It is in this background we are thinking about future of our democracy. In the beginning of my talk I said that we are endowed with a comparatively good constitution. But our constitution grants power to the majority in the parliament to enact extraordinary provisions in our penal codes in the name of safeguarding the sovereignty of the nation. In the name of extraordinary situation the government is powered to enact extraordinary laws that can curtail the fundamental rights of the citizens. This is misused by the successive governments in the past seventy years. Now we are ruled by a government which never accepted the constitution. Whenever the present ruling party happened to gain in power the first thing they tried to do is to make drastic changes in the constitution.
When Narendra Modi gained power for the first time he tried to dismantle democratic institutions such as judiciary, planning commission etc. Though he was not able to put an end to the collegiums system of selecting the judges of SC, many other democratic institutions are weakened. When the BJP was able to form the government with a better majority in 2019 they begin to make drastic changes in our democracy. To mention a few, immediately after BJP was able to form government for a second term, it took the extraordinary step of unilaterally ending the special constitutional status of Jammu and Kashmir and splitting the state into two Union Territories. Modi also enacted the new citizenship law which directly targeted the largest minority of our country. A weak opposition is not able to do anything against such acts of the BJP Government. Attack on educational institutions, arrest of renowned intellectuals under draconian laws, physical attack on minorities in the name of cow slaughter etc has all led to the the “Freedom House” a well known organisation in the United States that tracks democracy and freedom all over the world, lowered India’s freedom score by two points.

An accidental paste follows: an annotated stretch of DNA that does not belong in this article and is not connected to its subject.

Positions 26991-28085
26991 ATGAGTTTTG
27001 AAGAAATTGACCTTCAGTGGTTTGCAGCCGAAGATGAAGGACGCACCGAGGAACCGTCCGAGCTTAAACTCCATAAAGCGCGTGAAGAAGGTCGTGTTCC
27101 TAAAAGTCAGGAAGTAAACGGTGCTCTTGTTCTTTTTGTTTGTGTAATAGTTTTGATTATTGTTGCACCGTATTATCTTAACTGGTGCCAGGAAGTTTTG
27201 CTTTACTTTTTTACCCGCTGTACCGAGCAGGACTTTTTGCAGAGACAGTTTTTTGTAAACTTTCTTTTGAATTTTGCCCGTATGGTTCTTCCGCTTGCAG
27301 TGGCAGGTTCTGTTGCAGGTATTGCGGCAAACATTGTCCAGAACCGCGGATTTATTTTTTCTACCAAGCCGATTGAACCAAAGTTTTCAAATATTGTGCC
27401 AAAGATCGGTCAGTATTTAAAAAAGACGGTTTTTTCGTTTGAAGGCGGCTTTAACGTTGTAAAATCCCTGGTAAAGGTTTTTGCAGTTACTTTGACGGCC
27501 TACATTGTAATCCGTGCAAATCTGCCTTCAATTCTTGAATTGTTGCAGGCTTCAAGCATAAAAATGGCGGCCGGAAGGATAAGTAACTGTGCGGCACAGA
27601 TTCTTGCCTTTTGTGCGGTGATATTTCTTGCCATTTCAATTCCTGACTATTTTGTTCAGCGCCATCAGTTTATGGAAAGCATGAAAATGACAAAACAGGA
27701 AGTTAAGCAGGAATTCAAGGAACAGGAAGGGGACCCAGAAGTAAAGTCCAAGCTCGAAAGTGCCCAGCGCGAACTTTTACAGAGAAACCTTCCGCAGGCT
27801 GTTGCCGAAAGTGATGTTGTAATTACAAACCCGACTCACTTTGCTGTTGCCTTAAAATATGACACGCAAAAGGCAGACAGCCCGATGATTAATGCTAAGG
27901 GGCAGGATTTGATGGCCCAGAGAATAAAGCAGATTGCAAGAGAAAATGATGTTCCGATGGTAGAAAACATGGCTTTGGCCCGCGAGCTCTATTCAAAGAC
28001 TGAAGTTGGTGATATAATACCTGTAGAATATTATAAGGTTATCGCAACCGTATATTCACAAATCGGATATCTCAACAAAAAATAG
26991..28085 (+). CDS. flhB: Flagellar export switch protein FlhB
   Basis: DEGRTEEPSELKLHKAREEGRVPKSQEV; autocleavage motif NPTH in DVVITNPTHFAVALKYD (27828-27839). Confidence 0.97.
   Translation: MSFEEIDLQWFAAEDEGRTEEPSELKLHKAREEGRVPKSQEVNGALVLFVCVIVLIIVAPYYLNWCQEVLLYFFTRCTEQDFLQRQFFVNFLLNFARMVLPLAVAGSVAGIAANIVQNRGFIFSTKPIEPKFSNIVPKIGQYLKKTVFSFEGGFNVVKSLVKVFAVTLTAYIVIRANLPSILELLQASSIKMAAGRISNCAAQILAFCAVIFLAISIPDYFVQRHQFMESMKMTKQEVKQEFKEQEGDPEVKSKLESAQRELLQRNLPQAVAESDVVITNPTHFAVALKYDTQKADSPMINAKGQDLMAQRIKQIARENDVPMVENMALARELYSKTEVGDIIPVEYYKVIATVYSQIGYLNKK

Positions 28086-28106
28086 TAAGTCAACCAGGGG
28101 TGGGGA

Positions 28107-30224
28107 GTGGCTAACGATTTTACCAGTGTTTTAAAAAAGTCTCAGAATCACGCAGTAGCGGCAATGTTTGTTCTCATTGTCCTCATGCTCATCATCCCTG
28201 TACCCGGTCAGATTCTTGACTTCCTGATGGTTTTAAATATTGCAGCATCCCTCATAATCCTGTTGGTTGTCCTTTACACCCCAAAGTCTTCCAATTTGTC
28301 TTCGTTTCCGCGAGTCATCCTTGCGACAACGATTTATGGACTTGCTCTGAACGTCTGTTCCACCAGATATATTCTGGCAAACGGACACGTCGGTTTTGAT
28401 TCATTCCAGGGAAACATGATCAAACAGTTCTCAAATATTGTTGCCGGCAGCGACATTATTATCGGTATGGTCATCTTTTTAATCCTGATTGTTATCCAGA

It is in this background we are meeting today and sharing our concern and views over the Indian democracy.
Eminent human right activists like Adv Jaya Vindhyalaya PUCL-Hyderabad, Prof. Jenny Rowena from Delhi University. NCHRO Goa Chapter president Dr. Ranjan Solomon –Goa, Reni Aylin-National Secretary and Adv. MK Sharafudheen also participated and deliver their view on the above subjects.
Indian standard time 7.pm to 8 Pm